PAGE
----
GuyClinch
07-21-2009, 04:24 AM
But when you reach varsity level tennis, both players must attack the net. Whoever controls the net usually will win the match. Plus, these kids are "usually" fit, athletic players, so chasing a lob won't be that much of a problem. Plus, these kids have the skills to chase down lobs, hit hard overheads, and attack the net effectively.

Ahh I didn't realize the guy was a HS varsity player. Yeah an attacking style is pretty good then. Still I would caution them not to just run up to the net. You need to split step before the opponent hits the return. Else they will easily lob over them..

vndesu
07-21-2009, 04:39 AM
practice a faster serve and volley game, or set your partner up with a placed serve and let him take the put away

SethIMcClaine
07-21-2009, 07:51 PM
how would this strategy sound?
starts out with both back then after the serve, both player runs up and pressure but make sure to watch the back just incase its a lob and cover both the allies and know whos getting the middle
During your own serve, having the other team mate at the next is one of the quickest and easiest ways to score points. Good serves force bad returns which allow the net man easy plays. Start one up, one back, and after the serve start to move together, if the other team is stuck in the back court both move up, if the other team is starting to move up start moving back (this is a general concept though, you have to work out stratagies with your partner and learn how they play, their strengths and weaknesses, as well as your own)

5263
07-22-2009, 02:33 PM
This question is uncomfortably close to the sort of question that goes something like-- I play a guy who is stronger than me, moves better, has a great serve and never misses a shot; so, how do I beat him?

Ultimately, before considering the winning "strategy", you need tthe skills to execute the strategy. So evaluate your game.

Do you have a strong serve that you can place where you want with spin and power to elicit a weak return?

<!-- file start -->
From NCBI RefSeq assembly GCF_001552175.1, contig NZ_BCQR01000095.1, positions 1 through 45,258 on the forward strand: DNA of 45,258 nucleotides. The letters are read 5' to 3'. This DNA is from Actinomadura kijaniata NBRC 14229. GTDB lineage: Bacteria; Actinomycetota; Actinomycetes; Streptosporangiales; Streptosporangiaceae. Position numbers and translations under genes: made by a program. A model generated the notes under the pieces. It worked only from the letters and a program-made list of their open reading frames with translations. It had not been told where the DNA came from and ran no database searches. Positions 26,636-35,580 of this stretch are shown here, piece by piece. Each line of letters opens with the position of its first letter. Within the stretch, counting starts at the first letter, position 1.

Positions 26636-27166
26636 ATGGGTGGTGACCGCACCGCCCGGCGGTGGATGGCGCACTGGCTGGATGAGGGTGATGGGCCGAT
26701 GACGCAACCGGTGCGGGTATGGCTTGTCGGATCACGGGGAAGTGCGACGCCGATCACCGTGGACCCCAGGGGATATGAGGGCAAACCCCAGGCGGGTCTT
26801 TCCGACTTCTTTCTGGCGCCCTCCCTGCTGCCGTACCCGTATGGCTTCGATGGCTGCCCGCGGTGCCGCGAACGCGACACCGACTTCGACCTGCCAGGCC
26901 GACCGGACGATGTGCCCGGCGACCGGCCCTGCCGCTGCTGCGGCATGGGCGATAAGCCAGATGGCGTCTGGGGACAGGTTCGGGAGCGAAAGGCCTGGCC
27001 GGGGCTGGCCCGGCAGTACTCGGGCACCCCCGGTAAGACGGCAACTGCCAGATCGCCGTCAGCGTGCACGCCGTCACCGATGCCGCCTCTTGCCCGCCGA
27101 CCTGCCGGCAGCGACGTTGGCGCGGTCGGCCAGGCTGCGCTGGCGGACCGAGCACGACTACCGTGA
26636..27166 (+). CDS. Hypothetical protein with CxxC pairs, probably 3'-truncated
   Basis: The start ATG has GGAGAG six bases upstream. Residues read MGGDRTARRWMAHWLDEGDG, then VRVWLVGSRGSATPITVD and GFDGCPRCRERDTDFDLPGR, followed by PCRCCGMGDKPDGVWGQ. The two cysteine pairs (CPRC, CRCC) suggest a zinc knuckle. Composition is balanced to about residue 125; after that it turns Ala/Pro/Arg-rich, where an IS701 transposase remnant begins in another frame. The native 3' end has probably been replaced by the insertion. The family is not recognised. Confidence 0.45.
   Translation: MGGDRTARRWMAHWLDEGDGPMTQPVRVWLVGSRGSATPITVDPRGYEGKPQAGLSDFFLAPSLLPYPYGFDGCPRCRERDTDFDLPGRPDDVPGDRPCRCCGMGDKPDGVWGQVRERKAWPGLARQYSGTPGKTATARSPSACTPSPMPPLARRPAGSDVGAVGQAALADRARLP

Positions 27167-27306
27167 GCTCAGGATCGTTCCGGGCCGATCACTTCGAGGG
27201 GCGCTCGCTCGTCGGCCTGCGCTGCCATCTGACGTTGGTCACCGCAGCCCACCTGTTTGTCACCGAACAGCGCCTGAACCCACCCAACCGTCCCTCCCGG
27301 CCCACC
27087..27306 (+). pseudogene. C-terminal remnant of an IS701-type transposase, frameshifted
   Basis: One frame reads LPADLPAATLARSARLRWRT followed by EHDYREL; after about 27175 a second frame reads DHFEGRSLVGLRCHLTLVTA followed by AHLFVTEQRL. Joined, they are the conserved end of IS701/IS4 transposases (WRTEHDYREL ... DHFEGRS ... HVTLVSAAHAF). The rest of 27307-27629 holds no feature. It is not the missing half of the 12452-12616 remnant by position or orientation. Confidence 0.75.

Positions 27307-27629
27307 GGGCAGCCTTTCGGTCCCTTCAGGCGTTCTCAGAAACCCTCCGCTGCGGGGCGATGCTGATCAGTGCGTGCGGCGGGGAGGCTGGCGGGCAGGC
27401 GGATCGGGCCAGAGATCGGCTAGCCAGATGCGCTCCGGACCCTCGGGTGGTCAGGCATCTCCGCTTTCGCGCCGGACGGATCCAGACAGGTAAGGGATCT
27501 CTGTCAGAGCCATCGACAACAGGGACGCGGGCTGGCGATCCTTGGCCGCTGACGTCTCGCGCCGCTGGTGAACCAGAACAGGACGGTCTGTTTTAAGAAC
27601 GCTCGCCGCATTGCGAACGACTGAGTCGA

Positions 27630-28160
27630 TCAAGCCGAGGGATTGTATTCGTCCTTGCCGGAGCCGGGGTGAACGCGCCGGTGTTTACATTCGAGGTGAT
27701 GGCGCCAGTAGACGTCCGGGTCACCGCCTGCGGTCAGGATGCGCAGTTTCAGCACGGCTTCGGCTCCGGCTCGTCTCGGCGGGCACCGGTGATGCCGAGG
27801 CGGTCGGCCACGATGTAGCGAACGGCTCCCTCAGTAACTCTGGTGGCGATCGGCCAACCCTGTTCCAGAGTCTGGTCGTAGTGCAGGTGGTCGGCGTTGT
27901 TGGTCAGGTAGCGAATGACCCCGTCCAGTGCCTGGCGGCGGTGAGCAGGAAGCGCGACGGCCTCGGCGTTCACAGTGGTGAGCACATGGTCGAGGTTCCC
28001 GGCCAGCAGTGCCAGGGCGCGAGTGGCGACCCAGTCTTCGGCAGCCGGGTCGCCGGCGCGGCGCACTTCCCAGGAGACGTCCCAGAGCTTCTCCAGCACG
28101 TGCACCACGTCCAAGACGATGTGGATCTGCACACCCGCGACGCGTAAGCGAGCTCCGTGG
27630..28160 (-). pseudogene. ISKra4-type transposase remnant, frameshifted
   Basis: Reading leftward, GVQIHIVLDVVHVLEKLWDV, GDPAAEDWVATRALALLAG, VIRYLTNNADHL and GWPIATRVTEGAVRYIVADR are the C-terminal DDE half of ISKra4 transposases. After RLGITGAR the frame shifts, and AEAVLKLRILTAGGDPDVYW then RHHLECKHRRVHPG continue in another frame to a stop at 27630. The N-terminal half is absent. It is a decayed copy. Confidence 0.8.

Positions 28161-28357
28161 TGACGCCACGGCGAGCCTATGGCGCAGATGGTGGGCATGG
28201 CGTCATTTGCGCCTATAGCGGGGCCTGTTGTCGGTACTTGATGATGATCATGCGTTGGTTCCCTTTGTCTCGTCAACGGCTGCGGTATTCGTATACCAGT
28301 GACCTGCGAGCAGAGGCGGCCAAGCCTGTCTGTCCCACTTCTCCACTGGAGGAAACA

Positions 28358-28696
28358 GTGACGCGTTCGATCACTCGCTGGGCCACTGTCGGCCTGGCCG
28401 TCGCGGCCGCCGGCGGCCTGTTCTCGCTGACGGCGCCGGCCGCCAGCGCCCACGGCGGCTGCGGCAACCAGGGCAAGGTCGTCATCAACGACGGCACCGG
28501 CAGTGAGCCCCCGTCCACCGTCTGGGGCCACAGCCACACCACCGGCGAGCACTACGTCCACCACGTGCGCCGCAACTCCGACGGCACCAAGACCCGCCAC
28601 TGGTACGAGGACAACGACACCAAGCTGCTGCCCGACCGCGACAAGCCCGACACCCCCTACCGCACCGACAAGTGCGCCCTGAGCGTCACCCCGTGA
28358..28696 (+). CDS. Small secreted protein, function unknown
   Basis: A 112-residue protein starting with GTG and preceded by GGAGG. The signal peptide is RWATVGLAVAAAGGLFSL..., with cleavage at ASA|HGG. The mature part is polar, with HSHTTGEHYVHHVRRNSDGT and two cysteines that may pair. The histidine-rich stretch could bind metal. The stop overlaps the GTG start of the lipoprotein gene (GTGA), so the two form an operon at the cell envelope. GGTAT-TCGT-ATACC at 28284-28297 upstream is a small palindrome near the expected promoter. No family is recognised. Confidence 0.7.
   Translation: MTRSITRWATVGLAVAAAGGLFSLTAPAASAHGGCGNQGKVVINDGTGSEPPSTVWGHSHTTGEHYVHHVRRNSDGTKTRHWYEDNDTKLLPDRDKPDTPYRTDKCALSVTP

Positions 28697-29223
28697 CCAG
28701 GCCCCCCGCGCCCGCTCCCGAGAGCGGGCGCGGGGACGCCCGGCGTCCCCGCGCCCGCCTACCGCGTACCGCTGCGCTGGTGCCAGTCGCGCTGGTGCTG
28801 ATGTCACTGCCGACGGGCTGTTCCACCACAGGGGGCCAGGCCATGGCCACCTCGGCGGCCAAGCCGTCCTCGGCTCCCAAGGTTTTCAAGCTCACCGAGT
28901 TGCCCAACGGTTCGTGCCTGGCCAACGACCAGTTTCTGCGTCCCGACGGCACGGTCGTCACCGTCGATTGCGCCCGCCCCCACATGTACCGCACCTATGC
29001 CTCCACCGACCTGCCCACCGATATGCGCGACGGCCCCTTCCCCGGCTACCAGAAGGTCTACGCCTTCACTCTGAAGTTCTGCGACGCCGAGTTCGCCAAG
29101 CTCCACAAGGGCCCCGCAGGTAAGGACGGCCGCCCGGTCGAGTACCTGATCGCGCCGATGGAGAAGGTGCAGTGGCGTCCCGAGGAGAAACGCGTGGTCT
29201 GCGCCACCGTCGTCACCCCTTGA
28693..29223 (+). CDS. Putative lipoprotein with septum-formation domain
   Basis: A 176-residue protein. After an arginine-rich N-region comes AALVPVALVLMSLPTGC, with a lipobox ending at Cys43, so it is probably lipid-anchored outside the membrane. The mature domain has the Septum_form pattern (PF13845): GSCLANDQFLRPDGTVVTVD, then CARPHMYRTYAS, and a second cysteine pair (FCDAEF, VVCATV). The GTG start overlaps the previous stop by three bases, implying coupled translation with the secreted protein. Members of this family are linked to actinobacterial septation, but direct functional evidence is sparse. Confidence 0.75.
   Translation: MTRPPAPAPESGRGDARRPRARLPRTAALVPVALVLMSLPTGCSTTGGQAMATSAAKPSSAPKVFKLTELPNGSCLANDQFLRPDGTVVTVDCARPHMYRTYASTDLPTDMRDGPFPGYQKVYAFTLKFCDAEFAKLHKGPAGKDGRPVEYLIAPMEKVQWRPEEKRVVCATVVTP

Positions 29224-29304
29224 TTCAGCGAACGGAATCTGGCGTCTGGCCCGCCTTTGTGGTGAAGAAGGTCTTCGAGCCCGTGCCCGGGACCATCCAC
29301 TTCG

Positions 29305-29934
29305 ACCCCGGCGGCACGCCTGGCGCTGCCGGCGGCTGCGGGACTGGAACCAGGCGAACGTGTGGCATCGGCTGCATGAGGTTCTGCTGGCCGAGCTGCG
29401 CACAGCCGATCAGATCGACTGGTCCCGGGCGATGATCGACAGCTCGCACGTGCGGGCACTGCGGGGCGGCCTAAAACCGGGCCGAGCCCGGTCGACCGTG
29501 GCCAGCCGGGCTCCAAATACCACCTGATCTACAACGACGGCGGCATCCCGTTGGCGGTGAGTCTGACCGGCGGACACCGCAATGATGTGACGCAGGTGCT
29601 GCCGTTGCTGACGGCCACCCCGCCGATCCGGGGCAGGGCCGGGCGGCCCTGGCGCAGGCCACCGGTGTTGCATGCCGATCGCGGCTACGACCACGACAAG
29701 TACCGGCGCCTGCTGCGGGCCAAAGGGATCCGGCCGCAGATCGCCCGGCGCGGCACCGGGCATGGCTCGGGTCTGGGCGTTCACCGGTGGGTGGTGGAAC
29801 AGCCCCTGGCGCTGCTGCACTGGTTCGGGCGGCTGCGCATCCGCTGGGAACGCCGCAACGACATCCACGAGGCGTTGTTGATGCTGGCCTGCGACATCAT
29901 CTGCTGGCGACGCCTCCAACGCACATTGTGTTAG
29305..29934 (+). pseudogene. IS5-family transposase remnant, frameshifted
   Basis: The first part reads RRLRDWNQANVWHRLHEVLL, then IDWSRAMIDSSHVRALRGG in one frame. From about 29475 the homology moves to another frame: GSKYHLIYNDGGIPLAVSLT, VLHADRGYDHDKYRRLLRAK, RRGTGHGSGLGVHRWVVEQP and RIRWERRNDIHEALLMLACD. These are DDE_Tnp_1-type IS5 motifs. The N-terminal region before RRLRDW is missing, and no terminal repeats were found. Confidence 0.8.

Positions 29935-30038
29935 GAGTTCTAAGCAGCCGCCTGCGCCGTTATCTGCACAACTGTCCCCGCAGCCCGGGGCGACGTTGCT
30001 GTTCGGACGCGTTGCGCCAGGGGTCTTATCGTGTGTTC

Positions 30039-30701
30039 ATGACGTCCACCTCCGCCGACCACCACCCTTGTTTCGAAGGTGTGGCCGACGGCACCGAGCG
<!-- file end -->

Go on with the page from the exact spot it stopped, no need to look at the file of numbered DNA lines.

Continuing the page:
How is your return of serve? Can you drive it down the line or crosscourt equally well with your forehand or backhand? Can you hit a chip/dink that forces the server to scramble to the net?

Can you serve and then get to the net and put the weak ball away or do you lag too long at the baseline?

How are your volley skills? Can you hit the volley to the feet of the opponent, find the open court, jam it in to their body, drop it just over the net?

If the opponents send up a lob, do you watch the ball sail over your head, or can you get back and win the point with an overhead smash?

How is your footwork? Do you find yourself off balance, pulled about like a yo-yo, or can you anticipate well and move to the ball and place it to your advantage?

Do you work well as a team, or more like two separate palyers accidently on the same court?

If you don't have the basic skills, then, obviously, you will not be able to execute the strategies, anyway.

If you do have those skills, then, yes, let's talk strategy.

This is an excellent reply, as the answer to your question is not only dependent on your skills, but that of your opponents.

That said, Kick serves to the body and down the middle can really set up your net man to do some damage.
As for receiving, I have my HS players focus on getting a high % of returns in play, which will force the servers to work harder to "earn" holding serve. With good effort, there is a good chance the servers will falter a few times along the way.